Phoney credit

How did the US manage to create so much phoney credit money and yet beat inflation — and defeat monetary economics?

For five unique, US-specific reasons, the US Fed claim that the relationship between money supply, nominal GDP, and inflation has broken down seems right.

One, the US has de-territorialised some $7.8 trillion in liquid cash and securities, held by other countries as forex reserves. Obviously, the dollars created in the US but circulating outside would not create inflation in the US.

Two, because of the consumption driven growth and huge imports, the US current account deficit of $9.2 trillion, which caused that much outflow of dollars, ensured that the US credit money explosion spilled out. This process also brought cheap Chinese goods into the US and moderated inflation.

Three, by the US maintaining and increasing the demand for dollars in trillions through reciprocal dollar recycling contracts, the US dollar, instead of falling, rose three times (see Business Line, July 11, 2013) again helping the US to tame inflation.

Four, the economic theories expounded by modern economists have led the US (and the world) to believe that while commodity price rise is inflation, asset price rise constituted prosperity and wealth, thus justifying credit-induced asset price rise as promoting prosperity. This perverse logic led to the creation of phoney financial wealth unrelated to real wealth, namely nominal GDP.

According to McKinsey Global Institute, the ratio of GDP to financial assets, which was almost equal at 10:12 in 1980, doubled to 22:43 in 1990, multiplied three times at 32:93 in 2000 and peaked to three-and-a-half times at 55:196 in 2007!

And five, to fuel growth essentially by asset price rise, the US Fed cut down the short-term interest to less than one per cent to entice households to borrow at cheap rates against the credit-fuelled fake appreciation of homes and stocks.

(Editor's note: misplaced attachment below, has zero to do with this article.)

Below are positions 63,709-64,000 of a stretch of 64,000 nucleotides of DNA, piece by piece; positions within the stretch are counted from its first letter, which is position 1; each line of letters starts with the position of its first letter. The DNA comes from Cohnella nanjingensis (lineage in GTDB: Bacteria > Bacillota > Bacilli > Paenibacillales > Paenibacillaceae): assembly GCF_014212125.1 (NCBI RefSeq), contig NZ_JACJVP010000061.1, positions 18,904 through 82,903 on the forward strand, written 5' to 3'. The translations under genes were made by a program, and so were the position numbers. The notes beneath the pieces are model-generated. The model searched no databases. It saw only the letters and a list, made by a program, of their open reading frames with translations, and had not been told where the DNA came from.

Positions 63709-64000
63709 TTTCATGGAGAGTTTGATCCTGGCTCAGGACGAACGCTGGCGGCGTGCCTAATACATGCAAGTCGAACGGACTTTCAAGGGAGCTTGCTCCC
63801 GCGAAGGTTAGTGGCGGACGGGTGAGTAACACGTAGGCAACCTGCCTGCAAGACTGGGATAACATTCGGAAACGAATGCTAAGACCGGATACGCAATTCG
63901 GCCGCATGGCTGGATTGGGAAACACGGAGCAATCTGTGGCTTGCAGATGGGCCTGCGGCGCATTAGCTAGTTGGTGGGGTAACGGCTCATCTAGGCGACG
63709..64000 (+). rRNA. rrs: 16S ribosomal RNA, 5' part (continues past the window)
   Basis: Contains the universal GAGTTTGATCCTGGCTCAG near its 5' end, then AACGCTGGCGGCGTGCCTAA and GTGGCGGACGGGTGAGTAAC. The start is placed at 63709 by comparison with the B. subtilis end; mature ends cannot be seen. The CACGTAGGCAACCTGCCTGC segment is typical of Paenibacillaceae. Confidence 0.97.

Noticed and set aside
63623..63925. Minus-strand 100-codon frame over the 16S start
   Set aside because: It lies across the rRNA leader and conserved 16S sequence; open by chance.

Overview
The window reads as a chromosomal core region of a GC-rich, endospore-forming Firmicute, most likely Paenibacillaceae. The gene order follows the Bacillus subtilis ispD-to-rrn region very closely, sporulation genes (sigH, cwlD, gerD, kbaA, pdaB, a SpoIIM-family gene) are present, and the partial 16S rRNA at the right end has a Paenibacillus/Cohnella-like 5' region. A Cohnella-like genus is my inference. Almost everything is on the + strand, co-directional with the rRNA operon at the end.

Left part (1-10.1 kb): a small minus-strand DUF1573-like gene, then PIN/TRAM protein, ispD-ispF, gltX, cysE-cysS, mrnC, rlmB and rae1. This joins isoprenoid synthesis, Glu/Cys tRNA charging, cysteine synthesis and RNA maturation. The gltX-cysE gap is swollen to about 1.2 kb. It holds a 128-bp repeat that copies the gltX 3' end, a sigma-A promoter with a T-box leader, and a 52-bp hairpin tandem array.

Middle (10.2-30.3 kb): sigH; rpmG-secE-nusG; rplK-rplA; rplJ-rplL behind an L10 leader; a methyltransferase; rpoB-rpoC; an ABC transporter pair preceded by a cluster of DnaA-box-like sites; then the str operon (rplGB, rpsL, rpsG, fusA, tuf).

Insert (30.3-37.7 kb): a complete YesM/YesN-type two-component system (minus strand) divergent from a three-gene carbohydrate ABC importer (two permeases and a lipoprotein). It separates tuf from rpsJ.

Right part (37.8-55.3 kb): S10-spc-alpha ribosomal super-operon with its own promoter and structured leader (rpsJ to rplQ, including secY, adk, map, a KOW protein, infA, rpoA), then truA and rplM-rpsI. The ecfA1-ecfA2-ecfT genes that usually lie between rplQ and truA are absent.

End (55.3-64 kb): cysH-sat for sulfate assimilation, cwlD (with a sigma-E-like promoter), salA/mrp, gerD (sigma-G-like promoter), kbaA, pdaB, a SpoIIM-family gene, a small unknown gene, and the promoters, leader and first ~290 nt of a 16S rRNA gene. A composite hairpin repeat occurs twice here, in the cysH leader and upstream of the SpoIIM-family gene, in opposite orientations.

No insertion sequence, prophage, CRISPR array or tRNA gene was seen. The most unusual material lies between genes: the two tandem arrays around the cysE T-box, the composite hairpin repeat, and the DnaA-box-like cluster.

According to a 2001-2006 study co-authored by Alan Greenspan, the then Fed chief himself, US households borrowed $3.2 trillion against the fake appreciation in home values — for consumption. Lending against fake house values led to the sub-prime crisis.

Dollarised world

The strategy behind US success in creating and deploying phoney credit monies without inflation was the globalisation of the dollar and the dollarisation of the world.

A cluster of reasons, including US lifestyle based on leveraged consumption financed by phoney credit in trillions, importing goods, and running current account deficit in trillions, contractually recycling back to the US at cheap interest the trillions dollars sent out, and investing borrowed trillions outside the US for higher returns, have made all this happen.

The phoney credits invested in stocks outside the US in 2002 fetched, by 2007, 52 per cent more than did investment in US stocks. While a dollar invested in foreign markets in 2002 returned $2.90 by the end of 2007, a dollar invested in the US market during the same period yielded only $1.90. Because of this, the net global equity position of the US shot up from a measly $40 million in 2002 to $3 trillion by 2007 (Gian Maria Milesi-Ferretti, International Monetary Fund).

Now, understand why the US campaigns for FDI into India. The phoney credit money is used to import cheap, borrow back cheap, and invest outside for high returns.

An unwary world was slowly drawn into the dollar recycling game without realising that trade, which was traditionally bilateral (between countries), has been made multilateral with the unilateral dollar as the arbiter.

In modern financial economics, phoney credit and liquidity substitute for both savings and capital. Greenspan, who discarded Friedman’s monetary discipline and adopted ‘neo-financial’ economics, became known as the ‘god of money’, because he created and inducted fake credit monies into the economy without inflation.

By recycling the phoney credit monies it has created and sent out, investing outside the US and earning huge returns, the US has escaped Friedman’s effect. It’s a model no other country can offer. After the 2008 financial crisis, Greenspan confessed that his belief in financial markets had been proved wrong. Modern economics has perverted monetary economics and created and globalised trillions of dollars of phoney money — with which the world cannot survive for long and without which it does not know the next step.

QED: The US has co-opted the world into holding the tiger's tail, with neither knowing how to let go of it!

(The author is a commentator on political and economic affairs, and a corporate advisor.)

Published on July 25, 2013